"Paul Tsongas [the late US senator and a Lowell native] is probably the major reason that city is as good as it is today, but the other major reason is the Lowell Sun," says Boston Globe State House bureau chief Frank Phillips, who worked for the Sun in the 1970s. "Kendall is a Lowell boy through and through. He loves that city." The Sun's sense of mission has long attracted bright young people on the way up. Phillips, for one. And Chris Black, now with the Globe's Washington bureau. And Ray Howell, a political and business consultant close to Acting Governor Paul Cellucci.

But the Sun's activism has a serious downside that raises tough questions about conflicts of interest and journalistic ethics. Wallace's wife, Esther Wallace, serves on the board of health; a son works for the Lowell Housing Authority. Wallace himself is on the board of Lowell General Hospital, and previously served as head of the regional tourism agency. And he's not alone. Editor Jack Costello, whose family owned the paper until last year, chairs the Tsongas Arena Commission and serves on the Lowell Memorial Auditorium board. Moreover, Wallace is on intimate terms with a plethora of city officials, sitting down with them one-on-one and at Saturday breakfasts at the downtown Sheraton, where politicians, business leaders, and wanna-bes come to schmooze Wallace and top Sun editors and reporters, hoping for a plug in the ultra-insidery Sunday political column.

"The Lowell Sun -- the Costellos and Kendall Wallace -- view Lowell as having a leadership vacuum," says Philip Nussel, the Sun's former suburban editor, now managing editor of Crain's Detroit Business. "There is a very thin line between them running the city and them covering the city. You could argue that it's the responsible thing to do, that somebody has to do it. But they're so paternalistic about the city that it clouds their judgment journalistically."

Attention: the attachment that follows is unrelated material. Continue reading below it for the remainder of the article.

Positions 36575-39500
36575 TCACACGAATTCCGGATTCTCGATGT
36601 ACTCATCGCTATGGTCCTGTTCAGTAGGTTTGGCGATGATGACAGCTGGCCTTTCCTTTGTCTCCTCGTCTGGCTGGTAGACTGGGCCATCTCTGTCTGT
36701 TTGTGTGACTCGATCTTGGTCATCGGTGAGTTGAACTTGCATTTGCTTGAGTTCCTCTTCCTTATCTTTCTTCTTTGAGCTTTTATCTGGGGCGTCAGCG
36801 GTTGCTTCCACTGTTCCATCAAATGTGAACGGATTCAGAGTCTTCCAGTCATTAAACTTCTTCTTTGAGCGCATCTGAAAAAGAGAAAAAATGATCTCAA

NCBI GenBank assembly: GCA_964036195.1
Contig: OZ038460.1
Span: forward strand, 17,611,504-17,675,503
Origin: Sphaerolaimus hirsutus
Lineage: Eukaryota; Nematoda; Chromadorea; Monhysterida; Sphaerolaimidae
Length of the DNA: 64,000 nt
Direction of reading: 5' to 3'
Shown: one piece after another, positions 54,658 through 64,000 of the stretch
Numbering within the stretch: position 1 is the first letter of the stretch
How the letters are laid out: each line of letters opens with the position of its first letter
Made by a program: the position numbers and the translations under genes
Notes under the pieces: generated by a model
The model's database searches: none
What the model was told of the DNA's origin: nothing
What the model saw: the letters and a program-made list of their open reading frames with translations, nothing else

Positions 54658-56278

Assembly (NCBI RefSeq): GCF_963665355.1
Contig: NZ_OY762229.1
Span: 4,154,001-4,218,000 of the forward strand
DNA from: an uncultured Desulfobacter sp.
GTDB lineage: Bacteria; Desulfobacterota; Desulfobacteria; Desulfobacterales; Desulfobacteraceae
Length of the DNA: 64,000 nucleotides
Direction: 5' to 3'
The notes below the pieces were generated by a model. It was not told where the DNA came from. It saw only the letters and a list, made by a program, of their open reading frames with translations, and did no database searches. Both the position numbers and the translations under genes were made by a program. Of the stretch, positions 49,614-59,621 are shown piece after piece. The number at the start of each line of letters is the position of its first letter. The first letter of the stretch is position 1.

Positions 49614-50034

Wallace, 57, has worked at the Sun his entire career, starting as an 18-year-old copy boy. A soft-spoken, courtly man with thinning white hair and a tendency to look down when he's talking, Wallace expresses some mystification at the notion that he's Lowell's leading political figure. "It's not a title I seek. It's not a title I want. It may be just because of my longevity," he says. "But I wouldn't argue that the newspaper is a force and player in the community. I think you have to be a leader in the community for quality-of-life issues."

Republican political consultant Kevin Sowyrda, a former Sun columnist who counts Wallace as a friend, offers a blunter assessment. "He is the prince of Lowell, and I'm not saying that in a derogatory way," Sowyrda says. "He is the most politically powerful person in that city, bar none."

Sun readers who picked up the Wall Street Journal on February 25 gained a rare bit of insight into how their hometown paper plays politics. The Journal's New England edition that day reported on a proposal to demolish the Julian D. Steele project, home to some 800 desperately poor people. The proposal, now pending before the state legislature, calls for the project to be replaced with homes for low- and moderate-income families. Among the chief cheerleaders for the plan: the Sun.

Journal staffer Carol Gentry reported that Kendall Wallace serves on the Lowell Housing Authority's unofficial "leadership committee," and that his son, Gary, is associate director of the authority. She also reported that the Costello family (which also includes the Sun's editorial-page editor, Alexander Costello, and director of operations, Thomas Costello) owns 1400 Motors, an auto dealership next to the housing project, whose property value would almost certainly rise if the demolition moved forward. None of these ties, she noted, had been disclosed in the Sun.